Arbitrariness of phase in the definition of the Fock state leads to lack of squeezing

Every state in quantum mechanics is defined up to a global phase. In other words, quantum states $|\psi'\rangle = e^{i\varphi}|\psi\rangle$ which differ just by a phase factor are indistinguishable. Well then, what about Fock states and annihilation/creation operators?

Imagine that you have a system of $n+m$ indistinguishable bosonic particles that can located on two orthogonal modes $a$ and $b$. We know from quantum mechanics how annihilation operators $\hat{a}, \hat{b}$ act on the Fock state $|n,m\rangle$: $$\hat{a}|n,m\rangle = \sqrt{n}|n-1, m\rangle$$ $$\hat{b}|n,m\rangle = \sqrt{m}|n, m-1\rangle$$ And the overlap is equal to: $$\langle n-1, m| \hat{a} |n,m\rangle = \sqrt{n}$$ Is the above statement true or can the overlap actually be defined up to some phase factor: $$\langle n-1, m| \hat{a} |n,m\rangle = \sqrt{n}e^{i\theta}?$$ What would happen if I define an equivalent Fock state: $$|n,m\rangle_{!} = e^{i\varphi_{n,m}}|n,m\rangle$$ How does $\hat{a}$ act on $|n,m\rangle_{!}$, i.e. $$\hat{a}|n,m\rangle_{!} = \sqrt{n}|n-1,m\rangle_{!}?$$ $$\hat{a}|n,m\rangle_{!} = \sqrt{n}e^{i\varphi_{n,m}}|n-1, m\rangle?$$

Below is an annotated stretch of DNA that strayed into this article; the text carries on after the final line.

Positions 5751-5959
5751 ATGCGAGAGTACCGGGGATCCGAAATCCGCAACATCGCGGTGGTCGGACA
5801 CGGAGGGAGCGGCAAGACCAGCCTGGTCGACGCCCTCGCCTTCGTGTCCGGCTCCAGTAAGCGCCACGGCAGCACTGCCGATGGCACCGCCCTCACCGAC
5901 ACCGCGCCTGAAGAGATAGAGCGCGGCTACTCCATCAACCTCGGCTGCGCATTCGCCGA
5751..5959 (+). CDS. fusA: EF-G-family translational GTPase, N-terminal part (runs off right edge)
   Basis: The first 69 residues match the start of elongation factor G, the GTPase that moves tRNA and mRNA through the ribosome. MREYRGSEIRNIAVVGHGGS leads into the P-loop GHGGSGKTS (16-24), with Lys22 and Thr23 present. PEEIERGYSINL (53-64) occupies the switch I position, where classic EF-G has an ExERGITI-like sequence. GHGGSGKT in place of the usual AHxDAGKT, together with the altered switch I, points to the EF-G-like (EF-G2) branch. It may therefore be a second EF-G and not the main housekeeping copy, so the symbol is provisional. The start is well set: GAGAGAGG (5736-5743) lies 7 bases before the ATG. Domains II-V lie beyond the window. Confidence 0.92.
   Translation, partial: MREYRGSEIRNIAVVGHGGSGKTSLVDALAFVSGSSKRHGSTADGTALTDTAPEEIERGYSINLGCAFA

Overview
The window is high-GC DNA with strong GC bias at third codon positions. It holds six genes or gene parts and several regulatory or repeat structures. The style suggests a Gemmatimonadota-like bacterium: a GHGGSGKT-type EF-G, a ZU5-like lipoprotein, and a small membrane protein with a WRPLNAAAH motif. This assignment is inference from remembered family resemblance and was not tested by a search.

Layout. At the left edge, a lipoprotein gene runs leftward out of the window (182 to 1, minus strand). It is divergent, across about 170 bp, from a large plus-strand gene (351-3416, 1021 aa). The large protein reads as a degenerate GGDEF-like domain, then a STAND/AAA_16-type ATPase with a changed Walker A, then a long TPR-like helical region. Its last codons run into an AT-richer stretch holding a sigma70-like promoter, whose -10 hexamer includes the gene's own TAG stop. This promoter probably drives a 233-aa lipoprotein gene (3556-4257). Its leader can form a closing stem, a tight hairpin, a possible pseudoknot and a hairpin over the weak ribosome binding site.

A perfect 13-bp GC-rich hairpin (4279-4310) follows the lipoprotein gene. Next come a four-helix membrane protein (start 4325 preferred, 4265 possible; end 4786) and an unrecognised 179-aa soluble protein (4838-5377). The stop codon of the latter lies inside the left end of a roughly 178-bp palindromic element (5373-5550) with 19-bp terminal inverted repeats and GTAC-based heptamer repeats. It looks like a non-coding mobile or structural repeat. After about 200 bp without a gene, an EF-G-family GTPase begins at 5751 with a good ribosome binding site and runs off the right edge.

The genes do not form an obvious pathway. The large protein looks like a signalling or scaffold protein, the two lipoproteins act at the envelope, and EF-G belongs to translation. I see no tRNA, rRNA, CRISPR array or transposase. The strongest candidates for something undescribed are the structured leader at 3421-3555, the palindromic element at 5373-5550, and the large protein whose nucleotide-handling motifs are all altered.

I am curious about that, because there are a lot of spin squeezing experiments and theory where the value of the spin squeezing parameter $\xi_{R}$ depends on the overlap between Fock states with different particle numbers. For example, if you start with a state of the form: $$|\psi_{0}\rangle = \sum\limits_{k=0}^{N}C_{k}|k,N-k\rangle$$ and your Hamiltonian is such that the Fock states $|k,N-k\rangle$ are also eigenstates of the system, then time evolution takes the form: $$|\psi(t)\rangle = \sum\limits_{k=0}^{N}C_{k}e^{-itE_{k}}|k,N-k\rangle$$ Now, squeezing is based on the expectation values of spin operators. When you calculate $\langle \hat{S}_x \rangle$, where $$\hat{S}_x = \frac{1}{2}(\hat{a}^{\dagger}\hat{b} + \hat{b}^{\dagger}\hat{a})$$ you have a non-zero overlap of the form $$\langle k+1, N-k-1| \hat{S}_x | k, N-k\rangle$$ Following standard rules, one finds that the above quantity should be $1/2\sqrt{(k+1)(N-k)}$, but if it is defined up to a phase, then I will be able to cancel the energy phase factor and at the end get no squeezing (which is not true, as experiments have shown).

• One does not need to make any assumptions about gauge invariance. Just consider any unitary transformation $\lvert \psi\rangle\to e^{i\theta(t)}\lvert \psi\rangle$, where $\theta$ is an arbitrary c-number function, it is easy to prove that all expectation values remain unchanged by such a phase factor. – Mark Mitchison Oct 5 '16 at 10:28